header is screenshot from Biomutant
Eight Theses on Biomutation
Cameron Kunzelman


I applaud everyone who finished Biomutant. It is a uniquely strange game, a difficult game, but not difficult in the way that we normally understand the term. It is, in the theoretical terms of Patrick Jagoda, affectively difficult. While playing, I experienced an absolutely bewildering number of feelings: confusion, delight, anger, boredom, frustration. None of these cohered into some kind of final aesthetic thought on my end, and the fragmented nature of this essay shows some of this. Biomutant is not something I could get my mind or my hands around, and I eventually gave up on it after several hours of near-distress at what was happening in front of my face. This mutant video game ....


History is foregrounded in Biomutant. You play as one of the inheritors of the earth after humanity has perished. You live in the ruins of that life and culture. You’re a mutated critter, some half life entity on the vanishing edges of apocalypse, but you live in a culture of total cultural collapse. All of human history in a moment: some of the creatures are samurai, some wear turbans, some do kung fu, some are divers, and on and on and on. Everything is happening all at once, mutated all together, and yet the game cannot help but beat us over the head with an environmentalist message. We learn that humans once drilled too deep and let oil seep onto the surface. We know that there are zones of the planet without oxygen. We know that mutation is because of humanity’s hubris. It’s an entire world cursed to know a whole hell of a lot all at once.


Infuriatingly, these god damn creatures of Biomutant have their own language that is the product of the worst excesses of post-apocalyptic literature. When a character in Fury Road alludes to “who killed the world” and refers to “aqua cola” instead of water, a viewer can think “damn, look, it’s clear we’ve lost some things.” When the critters of Biomutant pepper every sentence in a single conversation with made-up words like “googlide” (jetski) and Quacks (rubber duckies) and Sinkidink (skiff) and on and on, the whole thing begins to lose its effect. It turns into an endurance challenge. How long can you handle it? While I was going through some of this, my wife turned to me and asked what the hell this was that I was playing. I said I had no idea.


The above paragraph isn’t quite true. The creatures don’t really talk. They have their own language sublimated beneath human speech. There is a Narrator, a Slightly Playful English Voice, that stands between every character and the player. Reminiscent of Fable, this narrator summarizes everything being said by the biomutants and delivers it in a lilting, friendly tone. I think it is a singularly bad idea, a kind of historical aesthetic error, to again let the English capture the whole world and interpret it for the rest of us. 

Biomutant seems to be obsessed with mediation, with putting things between the player and the object of their desire. Every moral choice is greeted by a layer of discussion where a literal angel and devil appear to duke it out for supremacy. Area bosses require the player to interact with the local flora and fauna in order to find the right pathway to their defeat. That narrator is always getting in the way with his interpretations and summaries. The game seems almost fearful of letting a moment breath or letting the player try to understand the world on their own terms, constantly jamming in collectibles to find or areas to conquer or zones to loot. Dangerous areas require certain items to traverse. On and on, Biomutant seems to have mistaken content with contentedness, mediation with media itself. The things that get in the way are what we’re supposed to be happy with.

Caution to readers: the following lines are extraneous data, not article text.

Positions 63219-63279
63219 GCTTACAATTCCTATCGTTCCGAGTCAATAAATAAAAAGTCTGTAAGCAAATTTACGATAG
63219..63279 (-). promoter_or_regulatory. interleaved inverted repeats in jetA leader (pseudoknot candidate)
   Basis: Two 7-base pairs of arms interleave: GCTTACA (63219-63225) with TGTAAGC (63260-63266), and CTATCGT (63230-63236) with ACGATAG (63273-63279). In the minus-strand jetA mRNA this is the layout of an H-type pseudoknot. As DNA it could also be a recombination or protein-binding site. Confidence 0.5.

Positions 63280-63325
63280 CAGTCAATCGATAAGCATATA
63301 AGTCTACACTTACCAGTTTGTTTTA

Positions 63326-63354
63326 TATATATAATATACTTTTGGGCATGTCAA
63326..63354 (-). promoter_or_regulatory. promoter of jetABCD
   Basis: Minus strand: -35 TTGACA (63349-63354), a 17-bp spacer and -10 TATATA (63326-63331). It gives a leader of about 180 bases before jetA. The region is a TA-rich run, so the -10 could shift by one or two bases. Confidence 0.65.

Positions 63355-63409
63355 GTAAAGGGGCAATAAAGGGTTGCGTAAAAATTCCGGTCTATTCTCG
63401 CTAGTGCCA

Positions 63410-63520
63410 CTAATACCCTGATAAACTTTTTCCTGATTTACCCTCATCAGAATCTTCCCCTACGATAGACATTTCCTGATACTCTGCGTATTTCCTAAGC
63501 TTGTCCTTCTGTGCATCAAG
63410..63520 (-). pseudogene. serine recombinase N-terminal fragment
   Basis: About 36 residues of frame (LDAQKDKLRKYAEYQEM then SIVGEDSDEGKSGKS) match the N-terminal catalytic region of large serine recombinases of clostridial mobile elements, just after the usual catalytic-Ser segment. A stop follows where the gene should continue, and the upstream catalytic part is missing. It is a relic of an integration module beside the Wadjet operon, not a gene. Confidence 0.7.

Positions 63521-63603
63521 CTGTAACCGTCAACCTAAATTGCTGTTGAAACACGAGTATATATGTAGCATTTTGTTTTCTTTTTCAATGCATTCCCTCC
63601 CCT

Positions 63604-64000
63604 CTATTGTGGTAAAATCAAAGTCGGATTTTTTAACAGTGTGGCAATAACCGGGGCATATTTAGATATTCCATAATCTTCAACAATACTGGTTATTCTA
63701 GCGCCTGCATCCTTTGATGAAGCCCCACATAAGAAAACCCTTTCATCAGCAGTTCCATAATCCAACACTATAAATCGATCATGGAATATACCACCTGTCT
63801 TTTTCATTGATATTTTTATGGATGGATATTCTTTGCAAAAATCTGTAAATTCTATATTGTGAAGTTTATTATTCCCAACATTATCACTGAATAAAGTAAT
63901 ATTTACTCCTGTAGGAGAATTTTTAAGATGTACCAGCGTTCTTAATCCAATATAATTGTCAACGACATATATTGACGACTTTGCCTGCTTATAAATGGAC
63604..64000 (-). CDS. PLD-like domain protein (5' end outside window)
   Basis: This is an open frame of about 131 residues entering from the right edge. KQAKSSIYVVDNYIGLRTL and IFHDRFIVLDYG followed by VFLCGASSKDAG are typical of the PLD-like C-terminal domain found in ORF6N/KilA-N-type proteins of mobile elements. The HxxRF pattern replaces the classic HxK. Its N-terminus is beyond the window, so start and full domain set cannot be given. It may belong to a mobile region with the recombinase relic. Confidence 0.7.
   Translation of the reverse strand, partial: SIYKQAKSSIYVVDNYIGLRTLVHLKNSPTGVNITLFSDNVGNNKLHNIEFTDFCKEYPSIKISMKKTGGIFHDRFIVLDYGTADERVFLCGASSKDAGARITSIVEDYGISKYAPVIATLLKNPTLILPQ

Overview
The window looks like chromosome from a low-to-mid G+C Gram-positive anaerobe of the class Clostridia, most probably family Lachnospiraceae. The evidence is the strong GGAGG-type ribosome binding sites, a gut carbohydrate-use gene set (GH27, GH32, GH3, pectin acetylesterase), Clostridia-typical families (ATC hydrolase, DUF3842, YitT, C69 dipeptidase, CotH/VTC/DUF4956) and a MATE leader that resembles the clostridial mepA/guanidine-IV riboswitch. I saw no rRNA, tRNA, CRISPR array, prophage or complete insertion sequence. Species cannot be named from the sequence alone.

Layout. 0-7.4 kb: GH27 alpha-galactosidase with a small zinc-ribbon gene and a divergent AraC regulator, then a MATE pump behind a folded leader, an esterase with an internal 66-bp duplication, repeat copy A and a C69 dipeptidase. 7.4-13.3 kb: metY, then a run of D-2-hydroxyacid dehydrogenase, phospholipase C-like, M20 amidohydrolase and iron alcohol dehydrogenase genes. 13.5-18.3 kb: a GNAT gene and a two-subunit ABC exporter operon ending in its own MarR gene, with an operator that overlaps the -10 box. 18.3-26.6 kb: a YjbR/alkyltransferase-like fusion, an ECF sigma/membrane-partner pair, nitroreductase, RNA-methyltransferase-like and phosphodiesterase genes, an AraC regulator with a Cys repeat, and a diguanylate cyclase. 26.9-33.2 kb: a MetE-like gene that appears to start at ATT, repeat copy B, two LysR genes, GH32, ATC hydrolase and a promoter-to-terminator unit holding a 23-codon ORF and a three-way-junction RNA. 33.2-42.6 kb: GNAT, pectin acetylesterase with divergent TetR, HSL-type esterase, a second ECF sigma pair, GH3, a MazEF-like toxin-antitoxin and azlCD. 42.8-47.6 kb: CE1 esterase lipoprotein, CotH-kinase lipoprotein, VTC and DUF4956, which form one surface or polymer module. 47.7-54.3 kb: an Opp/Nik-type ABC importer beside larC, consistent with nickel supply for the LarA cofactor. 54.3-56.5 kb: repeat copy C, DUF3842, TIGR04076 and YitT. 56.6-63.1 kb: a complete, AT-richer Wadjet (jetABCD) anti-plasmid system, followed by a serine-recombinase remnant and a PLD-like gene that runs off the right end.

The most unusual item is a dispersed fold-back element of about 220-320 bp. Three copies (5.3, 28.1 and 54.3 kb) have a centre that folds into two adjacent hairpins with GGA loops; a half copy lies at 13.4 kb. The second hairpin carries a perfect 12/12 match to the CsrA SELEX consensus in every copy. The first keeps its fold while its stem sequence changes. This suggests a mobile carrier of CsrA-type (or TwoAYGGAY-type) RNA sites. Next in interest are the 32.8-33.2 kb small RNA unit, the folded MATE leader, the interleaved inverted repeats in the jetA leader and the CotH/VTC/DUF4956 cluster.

There was one moment, a few hours in, where I needed to navigate my critter up onto a plateau and take a long way around. I didn’t want to walk all that distance, and so I tried to glitch my way up and over a mountain. I almost had it. I made it extremely high, to the point where I could see the strange intersections between rocks and structures that I was never meant to look at, and at that point of near-triumph hit an invisible wall and fell all the way back down the mountain. I was elated that I was getting something from this machine, and then all that work went down the tubes. Metaphor, maybe. 


There’s a spaceship in Biomutant that could, maybe, take your critter and some select allies away from here. Part of the moral decision of the game is deciding who gets to go. Whether you achieve the good ending or the bad one, apparently, you still get in that spaceship and fly off with a few of your closest friends. In the broad context of what we’re told about this world of constant mutation and brutalizing combat with melee weapons and guns, it almost feels like an elaborate trolley problem rumination: who gets hit by the train of biomutational History and who gets off the rock scot-free?


Biomutant’s world is created out of aggregate decisions. Corporations and their humans poisoned the planet and set the conditions for their inheritors to churn it apart. Then those humans disappeared. We play a singular critter who, with some friends, is able to strongarm the world into whatever shape they want to. It’s a deadlock, an impasse, about how world history functions. It took a plurality of people to biomutate the world but only one person to knock it back into shape? A thousand people mutate the planet but one mutant can crush aberration and reestablish the natural order? Nature hides behind this, and a belief that one can at least violently assert order even if you cannot go back. Bios, life; mutation, transformation. But into what, and for what cause? 


Cameron Kunzelman is a critic. You can follow him on Twitter or listen to his game studies podcast. He is writing a book about speculation and video games.